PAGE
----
Wednesday, August 17, 2011

Commander gets a new grazing muzzle

You all, my Dear Readers, may recall that my last attempt to use a grazing muzzle on Commander didn’t work out so well. It took no more than an hour for the thing to be destroyed. But I’d really like to let the boys have more time out on their grass paddock than the couple of 15-or-so-minute outings they’re currently getting per day, so I invested in a pair of muzzles – one for Commander, the other for Ben. Commander’s has a tiny central circular hole; Ben’s is oblong, larger, and should let him get more grass while still stopping him from tugging off the bottom of his buddy’s muzzle.

Today was the day I tried their new duds on the boys. First up was Commander.

He was PISSED! He knew exactly what it was and he was indignant when I put it on him! He kept twitching his head away or shoving it at me as I adjusted the thing, then when I walked away he came after me, trying to rub it off against the vicious cruel human (or maybe just knock me down so he could trample me to death in revenge). Then he went into the run-in and sulked.

Poor Ben just looked resigned and a bit befuddled when I put his on.

As it turns out, by the time I got to the barn and got them both muzzled, it was twilight and the mosquitos were buzzing. Neither horse was willing to spend any time out on the grass at all. I’d lead them out, they’d dip a muzzle into the grass, say “Screw this, I can’t get anything and the skeeters are swarming me” and bolt back to the run-in.

We’ll see how they do tomorrow midday. Normally when I let them out onto the paddock for a bit of grazing while I muck the run-in, they stay out for at least ten minutes before the various daytime insects harry them back into shelter. Will it still be worth their time to go out when they can’t gobble huge mouthfuls of grass?



At midday Friday, with muzzles on both, Ben happily nibbled away at what made it through to his busy lips and teeth. Commander got frustrated fairly soon, quite trying, and trotted back to the run-in. Ben kept grazing even without his buddy there.

I took off both muzzles and put Commander back out. He dove into the grass and greedily chomped away. This time it was Ben, bug-bugged, who broke away first to flee into the run-in. I had to go out to Commander and lead him back when it was time to end his grazing spree.

Saturday midday: Let both out without muzzles and allowed them to graze freely for a few minutes; then put the muzzle on Commander. He was pissed, circled me demanding I take it off, when I walked away tried halfheartedly to graze, then said the hell with it and stomped back to the run-in, where I did remove the offending device. When he found no food in his run-in stall he tromped over to the water trough, sloshed his face around, and threw an innocent bucket into the trough. I was going to lead him back out onto the paddock for a few more minutes, but Ben came galloping back and they both crammed into Ben's run-in stall for a feverish grooming, so that was it for the grass today.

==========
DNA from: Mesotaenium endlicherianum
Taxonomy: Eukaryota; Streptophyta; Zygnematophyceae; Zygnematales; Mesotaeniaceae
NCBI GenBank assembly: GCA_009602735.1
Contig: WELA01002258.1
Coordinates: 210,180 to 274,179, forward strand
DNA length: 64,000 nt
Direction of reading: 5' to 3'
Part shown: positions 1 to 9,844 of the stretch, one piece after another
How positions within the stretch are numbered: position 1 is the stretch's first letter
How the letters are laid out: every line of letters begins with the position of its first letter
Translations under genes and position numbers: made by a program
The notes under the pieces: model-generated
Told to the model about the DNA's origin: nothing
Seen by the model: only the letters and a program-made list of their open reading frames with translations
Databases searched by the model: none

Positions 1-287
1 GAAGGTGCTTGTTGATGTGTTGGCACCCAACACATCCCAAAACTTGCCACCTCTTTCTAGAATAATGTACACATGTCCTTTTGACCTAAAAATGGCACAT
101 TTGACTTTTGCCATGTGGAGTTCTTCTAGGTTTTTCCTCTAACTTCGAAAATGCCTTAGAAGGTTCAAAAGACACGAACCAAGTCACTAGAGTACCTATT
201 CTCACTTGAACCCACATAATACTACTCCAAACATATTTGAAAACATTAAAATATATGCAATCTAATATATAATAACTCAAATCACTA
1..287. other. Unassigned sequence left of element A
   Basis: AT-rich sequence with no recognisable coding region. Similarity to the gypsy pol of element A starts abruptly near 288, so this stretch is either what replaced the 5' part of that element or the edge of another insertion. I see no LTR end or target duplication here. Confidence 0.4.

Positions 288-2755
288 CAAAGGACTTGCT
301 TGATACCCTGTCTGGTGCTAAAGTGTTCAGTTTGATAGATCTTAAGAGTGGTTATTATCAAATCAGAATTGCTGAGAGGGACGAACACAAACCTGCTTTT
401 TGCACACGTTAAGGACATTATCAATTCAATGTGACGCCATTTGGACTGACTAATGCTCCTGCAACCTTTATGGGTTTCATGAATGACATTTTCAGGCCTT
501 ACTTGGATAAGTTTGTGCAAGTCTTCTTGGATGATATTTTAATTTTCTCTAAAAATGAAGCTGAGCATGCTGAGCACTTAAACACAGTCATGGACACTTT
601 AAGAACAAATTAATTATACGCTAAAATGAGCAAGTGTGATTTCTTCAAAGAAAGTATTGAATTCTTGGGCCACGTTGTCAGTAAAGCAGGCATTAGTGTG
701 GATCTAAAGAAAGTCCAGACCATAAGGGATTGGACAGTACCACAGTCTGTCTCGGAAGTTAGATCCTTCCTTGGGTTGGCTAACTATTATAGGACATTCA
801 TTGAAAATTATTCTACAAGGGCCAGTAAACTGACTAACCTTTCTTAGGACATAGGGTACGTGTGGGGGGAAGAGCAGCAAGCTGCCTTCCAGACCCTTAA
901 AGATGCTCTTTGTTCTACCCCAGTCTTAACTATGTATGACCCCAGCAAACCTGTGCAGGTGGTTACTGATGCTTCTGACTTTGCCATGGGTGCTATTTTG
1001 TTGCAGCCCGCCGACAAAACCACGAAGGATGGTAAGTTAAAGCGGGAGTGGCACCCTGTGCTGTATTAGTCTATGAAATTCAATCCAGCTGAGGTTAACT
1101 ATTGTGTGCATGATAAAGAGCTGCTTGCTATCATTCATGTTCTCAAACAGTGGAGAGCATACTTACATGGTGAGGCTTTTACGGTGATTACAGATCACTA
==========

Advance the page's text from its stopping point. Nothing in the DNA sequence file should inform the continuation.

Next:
I need to make the hole in his muzzle larger. And kill every insect in Essex County.

Tuesday, August 9, 2011

Today I Rode Commander!


For an entire minute!!!

Maybe two!!!!

And we both escaped unscathed!!!!!

Crazy, wild, dashing bravado on my part; stoic heroic endurance on his, it was.


Actually it was a contemplated impulse on my part. I’d been toying with the idea of backing him for the last week, seeing how comfortable he looks on a half-Previcox daily. Silly daydreaming, no more – then today, with cooler temperatures, lower humidity, and a cheerful Morgan who marched soundly over to me from the water trough (where he’d been busy playing before I arrived, to judge by the water dripping off his forelock) spurred me to just do it.

I grabbed helmet, bridle and crop, dragged the mounting block out from its weed-choked abandonment next to the barn, bridled my steed and brought him out to the driveway, and swung aboard.

Be darned if the little guy didn’t march right off, walking freely, smartly, and with no hesitation or discomfort. We slogged through the high grass into the overgrown ring and commenced striding across it. Alas, this stirred up clouds of tiny pesky flying nuisances to annoy and offend Commander. But despite irritated head flips, he kept marching.

Greatly daring, I tapped his flanks with my heels. He stepped right into a short choppy trot . His normal short choppy trot. We jogged along for several strides: Commander, head up, head tossing, body saying “Sure, why not? How far, how fast?” Me, laughing, trying to steer my wandering steed more or less straight while trying to stay centered on the broad wiggly bare back under my wobbly self.

After a few seconds of such hair-raising excitement I rein-and-seat-tweaked the mighty Morgan back to a walk, exited the bug-infested ring, and slid off, still laughing. Commander looked pleased and proud. As well he should!

Where do we go from here? Not far, not fast. I want to see if he still looks as good when I go back to do evening chores, and tomorrow too; I want to see down the road a bit if I can take him off the Previcox entirely, or must maintain him on it indefinitely; and I for darn sure would like to see fewer bug swarms when next I try taking him for a ride.

But this was very, very encouraging. For both of us.